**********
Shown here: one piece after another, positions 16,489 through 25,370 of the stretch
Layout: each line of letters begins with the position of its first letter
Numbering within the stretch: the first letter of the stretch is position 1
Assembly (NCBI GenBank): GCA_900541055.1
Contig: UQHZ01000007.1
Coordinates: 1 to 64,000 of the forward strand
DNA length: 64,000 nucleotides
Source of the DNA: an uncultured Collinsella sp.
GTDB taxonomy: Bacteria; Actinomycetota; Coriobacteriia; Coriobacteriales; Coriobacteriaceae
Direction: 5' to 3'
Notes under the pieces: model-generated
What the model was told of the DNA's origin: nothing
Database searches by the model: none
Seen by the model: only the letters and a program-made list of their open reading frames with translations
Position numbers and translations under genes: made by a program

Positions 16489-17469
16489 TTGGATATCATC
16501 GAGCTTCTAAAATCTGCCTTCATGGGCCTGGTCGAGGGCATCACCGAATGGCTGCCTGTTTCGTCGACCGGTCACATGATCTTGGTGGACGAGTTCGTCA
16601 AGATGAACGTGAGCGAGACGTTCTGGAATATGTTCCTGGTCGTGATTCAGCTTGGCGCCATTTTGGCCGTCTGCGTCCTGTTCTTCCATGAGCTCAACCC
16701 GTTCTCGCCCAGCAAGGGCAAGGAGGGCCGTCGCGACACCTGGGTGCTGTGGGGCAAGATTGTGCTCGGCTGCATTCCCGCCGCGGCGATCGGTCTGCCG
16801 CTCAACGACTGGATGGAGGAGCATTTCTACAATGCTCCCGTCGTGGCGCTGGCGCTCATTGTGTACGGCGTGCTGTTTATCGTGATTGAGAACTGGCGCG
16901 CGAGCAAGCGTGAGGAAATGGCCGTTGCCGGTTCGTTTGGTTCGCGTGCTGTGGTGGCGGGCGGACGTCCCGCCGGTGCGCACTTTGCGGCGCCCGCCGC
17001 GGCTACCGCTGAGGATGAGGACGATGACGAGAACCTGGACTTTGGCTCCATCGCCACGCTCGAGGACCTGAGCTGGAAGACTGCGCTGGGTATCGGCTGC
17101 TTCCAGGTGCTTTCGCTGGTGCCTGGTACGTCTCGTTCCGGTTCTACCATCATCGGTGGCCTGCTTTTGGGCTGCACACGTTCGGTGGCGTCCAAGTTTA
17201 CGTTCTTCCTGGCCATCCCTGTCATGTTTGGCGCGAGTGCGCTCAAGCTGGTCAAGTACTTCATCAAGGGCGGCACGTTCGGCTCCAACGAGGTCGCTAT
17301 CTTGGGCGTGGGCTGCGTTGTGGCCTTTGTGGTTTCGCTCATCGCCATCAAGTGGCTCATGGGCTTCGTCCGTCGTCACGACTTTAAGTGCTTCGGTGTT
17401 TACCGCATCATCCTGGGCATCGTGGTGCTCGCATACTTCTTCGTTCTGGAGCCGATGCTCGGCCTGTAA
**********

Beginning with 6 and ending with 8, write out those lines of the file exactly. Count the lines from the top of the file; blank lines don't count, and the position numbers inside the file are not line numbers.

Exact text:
Coordinates: 1 to 64,000 of the forward strand
DNA length: 64,000 nucleotides
Source of the DNA: an uncultured Collinsella sp.